Budj Bim (formerly named Mount Eccles) derives from the Aboriginal Gunditjmara language, meaning high head. It is the site of a once active volcano, source of the Tyrendarra lava flow (extending over 50km) and of more recent times, a UNESCO World Heritage-listed site – the first location in Australia to receive World Heritage protection solely for its Aboriginal cultural importance.
This stunning cultural landscape is home to an ancient aquaculture system, dating back 6600 years. Weirs, channels, ponds and pools spread throughout Budj Bim, patterning a complex system that has long supplied, and still does, the Aboriginal Gunditjmara people with a year-round food source. Remains of some 300 stone huts scattered throughout the spectacular environment illustrate the villages and trade that aptly accompanied this productive waterway.
Budj Bim is a must-visit natural wonder. Besides being the 20th site in Australia to make the UNESCO World Heritage list (alongside the likes of Kakadu National Park, Fraser Island and the Great Barrier Reef), here are five more reasons to visit Budj Bim.
A Guided Tour of Budj Bim
Walk as a guest on Gunditjmara country with Budj Bim Tours. This eco-tour agency (based out of Heywood) offers authentic, guided tours through the Budj Bim national heritage landscape, highlighting the important history of the Gunditjmara people through the eyes of their expert Indigenous guides. There are various tour packages available, ranging from a 2.5-hour tour to a full-day tour.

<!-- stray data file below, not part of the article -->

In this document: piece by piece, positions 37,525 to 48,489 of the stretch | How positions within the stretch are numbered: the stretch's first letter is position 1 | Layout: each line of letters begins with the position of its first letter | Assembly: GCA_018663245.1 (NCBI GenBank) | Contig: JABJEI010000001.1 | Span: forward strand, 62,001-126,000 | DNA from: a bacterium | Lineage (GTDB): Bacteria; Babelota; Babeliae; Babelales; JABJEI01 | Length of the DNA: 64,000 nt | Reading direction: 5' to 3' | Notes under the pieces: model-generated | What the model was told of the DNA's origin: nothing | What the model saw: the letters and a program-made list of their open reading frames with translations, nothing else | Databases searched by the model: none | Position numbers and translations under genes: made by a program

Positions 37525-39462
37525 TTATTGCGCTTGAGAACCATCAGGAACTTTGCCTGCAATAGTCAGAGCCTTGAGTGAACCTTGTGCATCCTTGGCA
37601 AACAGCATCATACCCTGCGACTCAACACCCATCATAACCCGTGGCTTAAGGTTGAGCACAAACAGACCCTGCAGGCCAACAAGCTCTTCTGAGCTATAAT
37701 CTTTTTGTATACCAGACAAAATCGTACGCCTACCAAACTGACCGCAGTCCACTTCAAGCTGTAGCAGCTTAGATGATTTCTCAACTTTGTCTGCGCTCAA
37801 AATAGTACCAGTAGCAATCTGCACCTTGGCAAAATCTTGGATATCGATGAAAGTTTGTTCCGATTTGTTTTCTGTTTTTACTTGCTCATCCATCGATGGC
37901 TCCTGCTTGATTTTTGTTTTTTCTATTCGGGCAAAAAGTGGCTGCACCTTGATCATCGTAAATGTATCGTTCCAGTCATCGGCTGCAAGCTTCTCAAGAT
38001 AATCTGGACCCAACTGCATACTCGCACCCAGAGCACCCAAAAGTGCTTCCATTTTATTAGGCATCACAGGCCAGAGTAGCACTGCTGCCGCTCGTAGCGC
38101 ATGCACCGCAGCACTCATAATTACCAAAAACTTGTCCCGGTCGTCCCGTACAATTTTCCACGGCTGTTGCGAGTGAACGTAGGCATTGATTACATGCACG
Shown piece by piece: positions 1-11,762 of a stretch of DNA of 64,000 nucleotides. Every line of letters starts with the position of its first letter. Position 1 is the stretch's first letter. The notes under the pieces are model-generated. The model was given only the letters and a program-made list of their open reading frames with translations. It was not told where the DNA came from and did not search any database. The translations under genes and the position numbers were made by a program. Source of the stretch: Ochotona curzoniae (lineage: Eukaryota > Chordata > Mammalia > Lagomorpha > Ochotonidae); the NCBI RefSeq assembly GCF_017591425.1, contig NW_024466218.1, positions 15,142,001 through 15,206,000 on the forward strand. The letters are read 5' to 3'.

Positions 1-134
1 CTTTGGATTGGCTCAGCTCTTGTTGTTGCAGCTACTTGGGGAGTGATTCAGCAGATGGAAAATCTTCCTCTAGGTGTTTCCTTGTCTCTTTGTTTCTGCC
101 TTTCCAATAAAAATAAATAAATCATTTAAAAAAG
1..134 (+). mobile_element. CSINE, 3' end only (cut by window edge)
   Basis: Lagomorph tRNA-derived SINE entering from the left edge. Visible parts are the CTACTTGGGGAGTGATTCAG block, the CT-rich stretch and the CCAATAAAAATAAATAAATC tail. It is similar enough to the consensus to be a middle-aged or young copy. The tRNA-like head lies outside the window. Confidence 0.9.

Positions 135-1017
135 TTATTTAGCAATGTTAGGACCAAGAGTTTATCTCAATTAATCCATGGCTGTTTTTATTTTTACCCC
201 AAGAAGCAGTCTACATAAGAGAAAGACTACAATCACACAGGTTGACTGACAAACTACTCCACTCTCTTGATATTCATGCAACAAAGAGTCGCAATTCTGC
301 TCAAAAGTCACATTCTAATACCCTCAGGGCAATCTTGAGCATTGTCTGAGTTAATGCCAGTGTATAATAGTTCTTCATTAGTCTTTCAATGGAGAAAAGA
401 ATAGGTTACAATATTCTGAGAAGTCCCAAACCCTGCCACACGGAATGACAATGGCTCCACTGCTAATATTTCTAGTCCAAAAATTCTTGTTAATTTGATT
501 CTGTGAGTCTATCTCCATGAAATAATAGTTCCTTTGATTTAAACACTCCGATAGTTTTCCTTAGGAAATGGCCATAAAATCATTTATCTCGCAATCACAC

The Natural Bridge
Formed by fast-flowing lava movements, the Natural Bridge is a sight to behold. Walk beneath the geological span and into a spectacular moss-covered cavern. Be sure to look up, down and around because the 360-degree setting is resplendent.
The Lava Canal
Tread where lava once flowed millions of years ago in the spectacular Lava Canal Walk. Make sure you pop on your walking shoes as this trek is on the longer side (a 6.5km circuit) and slightly uneven underfoot (remembering the path was forged by lava).
Crater Lake, as the name suggests, is formed by the crater of a once active volcano. It is now definitely a much more tranquil and peaceful place than it was when eruptions and lava flow took place. The crater can be viewed along the lake’s edge or take to higher ground and look down into the magnificent depths of the bowl.
The Lava Tubes and Lava Cave
Much like the lava canal, the lava tubes were formed millions of years ago by the flow of molten rock. This intricate underground configuration expands on from a cave that was also produced by the same powerful force of nature.
Budj Bim National Park is Victoria’s first co-managed national park. The park is managed by Gunditjmara Traditional Owners and Parks Victoria.
To learn more about Budj Bim and the surrounding Greater Hamilton region, speak to a local on 1800 807 056.